Iran frees British-Iranian aid worker Zaghari-Ratcliffe, her lawyer says

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DUBAI (Reuters) – Iran has released British-Iranian aid worker Nazanin Zaghari-Ratcliffe, her lawyer Hojjat Kermani told Iranian website Emtedad on Sunday, after her five-year prison sentence for plotting to overthrow the clerical establishment.

“She was pardoned by Iran’s Supreme Leader last year, but spent the last year of her term under house arrest with electronic shackles tied to her feet. Now they’re cast off,” Kermani told the website. “She has been freed.”

Iran’s judiciary officials have yet to comment about the release.

It was not immediately clear whether she was allowed to leave Iran. Kermani was quoted as saying that “a hearing for Zaghari’s second case has been scheduled at branch 15 of the Revolutionary Court of Tehran” according to the website.

Zaghari-Ratcliffe, a project manager with the Thomson Reuters Foundation, was arrested at a Tehran airport in April 2016 as she prepared to head back to Britain with her daughter after a family visit.

An undated handout photo made available by the Free Nazanin Campaign showing British-Iranian woman Nazanin Zaghari-Ratcliffe (L) with her husband Richard Ratcliffe and daughter Gabriell, at an undisclosed location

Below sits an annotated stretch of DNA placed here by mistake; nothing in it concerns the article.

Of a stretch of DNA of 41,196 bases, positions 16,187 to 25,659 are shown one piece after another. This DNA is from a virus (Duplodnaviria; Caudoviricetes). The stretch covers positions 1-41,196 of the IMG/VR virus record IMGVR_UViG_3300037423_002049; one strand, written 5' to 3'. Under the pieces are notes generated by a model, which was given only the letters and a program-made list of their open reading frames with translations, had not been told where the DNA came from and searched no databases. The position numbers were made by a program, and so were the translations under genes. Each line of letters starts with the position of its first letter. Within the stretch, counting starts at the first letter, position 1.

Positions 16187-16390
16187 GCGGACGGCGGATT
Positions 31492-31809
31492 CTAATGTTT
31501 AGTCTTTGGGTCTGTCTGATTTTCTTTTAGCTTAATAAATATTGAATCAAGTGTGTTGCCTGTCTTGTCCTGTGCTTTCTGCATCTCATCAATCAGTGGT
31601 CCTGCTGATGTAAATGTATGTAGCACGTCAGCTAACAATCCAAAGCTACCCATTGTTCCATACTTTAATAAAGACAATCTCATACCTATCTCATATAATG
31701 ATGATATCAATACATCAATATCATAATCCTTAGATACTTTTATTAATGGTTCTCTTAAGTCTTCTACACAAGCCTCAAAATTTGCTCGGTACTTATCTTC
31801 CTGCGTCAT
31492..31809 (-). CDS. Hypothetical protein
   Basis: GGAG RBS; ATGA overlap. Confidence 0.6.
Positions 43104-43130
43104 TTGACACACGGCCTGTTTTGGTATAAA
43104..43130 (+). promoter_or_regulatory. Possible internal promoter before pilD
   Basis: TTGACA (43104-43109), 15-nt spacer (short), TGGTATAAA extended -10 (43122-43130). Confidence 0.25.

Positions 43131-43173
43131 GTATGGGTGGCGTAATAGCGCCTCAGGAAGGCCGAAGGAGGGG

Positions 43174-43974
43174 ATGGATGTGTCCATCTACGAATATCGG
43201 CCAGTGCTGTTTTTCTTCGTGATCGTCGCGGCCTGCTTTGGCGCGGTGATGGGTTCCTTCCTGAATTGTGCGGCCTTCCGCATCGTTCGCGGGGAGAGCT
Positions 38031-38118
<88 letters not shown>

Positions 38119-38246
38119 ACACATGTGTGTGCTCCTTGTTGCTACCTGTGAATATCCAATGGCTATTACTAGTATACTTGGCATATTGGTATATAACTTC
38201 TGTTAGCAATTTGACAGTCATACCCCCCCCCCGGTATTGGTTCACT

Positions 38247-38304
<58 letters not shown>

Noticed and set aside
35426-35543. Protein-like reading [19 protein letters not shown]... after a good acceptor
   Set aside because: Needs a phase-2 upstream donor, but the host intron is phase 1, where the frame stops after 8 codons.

EPA-EFE/FREE NAZANIN CAMPAIGN HANDOUT

She was later sentenced to five years in jail after being convicted of plotting to overthrow Iran’s clerical establishment. Her family and the foundation, a charity that operates independently of media firm Thomson Reuters and its news subsidiary Reuters, deny the charge.

She was later sentenced to five years in jail after being convicted of plotting to overthrow Iran’s clerical establishment. Her family and the foundation, a charity that operates independently of media firm Thomson Reuters and its news subsidiary Reuters, deny the charge.

She was released from jail in March last year and put under house arrest in Tehran in response to concerns about the spread of COVID-19 in Iran’s prisons, but her movements were restricted and she was barred from leaving the country.

Writing by Parisa Hafezi; Editing by Raissa Kasolowsky

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